To give context of the problem being solved, one should understand that Unification began as a “2nd layer” protocol - Drawing from the core teams collective experience in enterprise consulting and software development - UND was originally designed to be solely a “data liquidity” protocol which would allow enterprises to standardize/tokenize their data and place it in a liquid format to be bought/sold/transferred over a blockchain. What we were building was not “sexy,” rather it was fulfilling a very lucrative, yet possibly boring need for enterprises and the future of data.
As the team spent better part of a year developing the codebase and engaging in early enterprise outreach - over the course of hundreds of conversations and then subsequent verification of realities, it became quite apparent that it was not possible to create a functional “2nd layer” when in practical reality there was no “1st layer” that worked in any way that would be functional for any sort of serious enterprise trying to do “work”.
By “work” we mean the daily mundane - sometimes automated execution of smart contracts that happen in the thousands/tens of thousands/millions and are not directly related to any sort of immediate monetary gain/loss of money/tokens.Early concept chains such as ETH and EOS gained prominence in 2017-18 and laid out a vision of how things “should be” - but limitations were quickly exposed when it became apparent that current technological constraints would not allow “all the smart contracts in the world” to validated by any single blockchain.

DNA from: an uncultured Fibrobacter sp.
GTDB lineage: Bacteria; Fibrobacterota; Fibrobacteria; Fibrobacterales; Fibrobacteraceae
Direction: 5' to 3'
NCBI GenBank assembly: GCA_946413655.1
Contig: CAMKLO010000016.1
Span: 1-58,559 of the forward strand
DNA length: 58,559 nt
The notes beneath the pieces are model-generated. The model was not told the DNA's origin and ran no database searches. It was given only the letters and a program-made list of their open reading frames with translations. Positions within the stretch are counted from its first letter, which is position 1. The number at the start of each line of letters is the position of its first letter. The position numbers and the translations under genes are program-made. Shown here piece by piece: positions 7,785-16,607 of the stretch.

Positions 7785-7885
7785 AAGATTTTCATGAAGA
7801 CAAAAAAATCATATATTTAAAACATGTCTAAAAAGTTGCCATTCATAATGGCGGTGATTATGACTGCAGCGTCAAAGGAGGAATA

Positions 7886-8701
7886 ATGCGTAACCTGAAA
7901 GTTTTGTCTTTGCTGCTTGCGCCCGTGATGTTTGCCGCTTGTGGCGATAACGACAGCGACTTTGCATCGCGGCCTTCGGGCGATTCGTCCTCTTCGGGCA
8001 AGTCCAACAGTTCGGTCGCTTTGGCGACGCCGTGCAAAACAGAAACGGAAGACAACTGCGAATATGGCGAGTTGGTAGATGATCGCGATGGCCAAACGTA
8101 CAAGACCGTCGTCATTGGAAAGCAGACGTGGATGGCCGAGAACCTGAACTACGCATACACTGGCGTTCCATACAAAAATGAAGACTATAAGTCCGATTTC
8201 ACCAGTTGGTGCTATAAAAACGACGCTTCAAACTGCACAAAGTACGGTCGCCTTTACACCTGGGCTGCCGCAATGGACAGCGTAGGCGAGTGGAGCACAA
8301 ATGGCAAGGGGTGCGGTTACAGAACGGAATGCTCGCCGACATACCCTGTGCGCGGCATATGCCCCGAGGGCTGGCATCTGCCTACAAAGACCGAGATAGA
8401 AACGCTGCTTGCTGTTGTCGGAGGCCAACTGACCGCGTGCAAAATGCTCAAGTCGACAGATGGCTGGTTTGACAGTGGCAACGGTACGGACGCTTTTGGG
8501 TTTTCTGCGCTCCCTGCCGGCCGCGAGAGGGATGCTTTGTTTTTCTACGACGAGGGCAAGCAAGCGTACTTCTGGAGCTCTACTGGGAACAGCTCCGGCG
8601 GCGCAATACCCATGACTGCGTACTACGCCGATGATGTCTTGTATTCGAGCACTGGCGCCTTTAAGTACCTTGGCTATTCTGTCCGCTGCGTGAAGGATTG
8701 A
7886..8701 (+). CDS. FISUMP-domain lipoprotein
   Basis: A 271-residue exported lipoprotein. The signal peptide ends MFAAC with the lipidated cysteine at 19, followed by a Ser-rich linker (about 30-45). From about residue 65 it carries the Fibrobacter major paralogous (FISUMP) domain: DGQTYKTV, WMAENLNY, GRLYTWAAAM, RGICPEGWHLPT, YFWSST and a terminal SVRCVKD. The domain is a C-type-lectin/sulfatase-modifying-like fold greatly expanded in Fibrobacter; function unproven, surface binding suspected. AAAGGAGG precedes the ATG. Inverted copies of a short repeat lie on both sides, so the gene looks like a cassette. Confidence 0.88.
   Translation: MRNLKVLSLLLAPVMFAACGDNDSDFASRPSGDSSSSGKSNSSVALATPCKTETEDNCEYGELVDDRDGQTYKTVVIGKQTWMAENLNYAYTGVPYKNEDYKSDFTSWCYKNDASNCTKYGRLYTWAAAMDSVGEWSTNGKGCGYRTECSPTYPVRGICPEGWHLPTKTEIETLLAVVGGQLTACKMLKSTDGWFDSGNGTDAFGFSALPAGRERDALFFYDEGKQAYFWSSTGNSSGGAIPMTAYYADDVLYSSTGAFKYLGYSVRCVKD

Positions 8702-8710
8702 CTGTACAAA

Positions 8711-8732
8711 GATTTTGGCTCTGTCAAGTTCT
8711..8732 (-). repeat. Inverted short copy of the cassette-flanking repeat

Even with the best of intentions, when placed in a “n+1” scaling situation any “closed” system quickly achieved critical mass and all of the “work” transactions got pushed to the back while “high value” transactions such as coin-speculation, (erc-20) gambling, (EOS) and pseudo-gambling (crypto-kiddies etcetera) would by nature clog the network.
The other side of the solution that has been approaching from the corporate side has been the deployment of fully private “consortium” blockchains as proposed by offerings such as Corda and Hyperledger. Being built on the “linux/redhat” model - the idea was to create open source software that “does useful things” and then bill for consulting to implement and maintain. This would effectively and instantly solve the “scalability” issue as the required amount of validators is (n) - ie. .whatever the deployer determines and only transactions allowed by the validators will be allowed on the network.
Meaning that these fully “private” implementations are useful in theory - but depending on use case can sometimes be regulated to nothing more than a glorified database so that someone can say “we are on the blockchain”.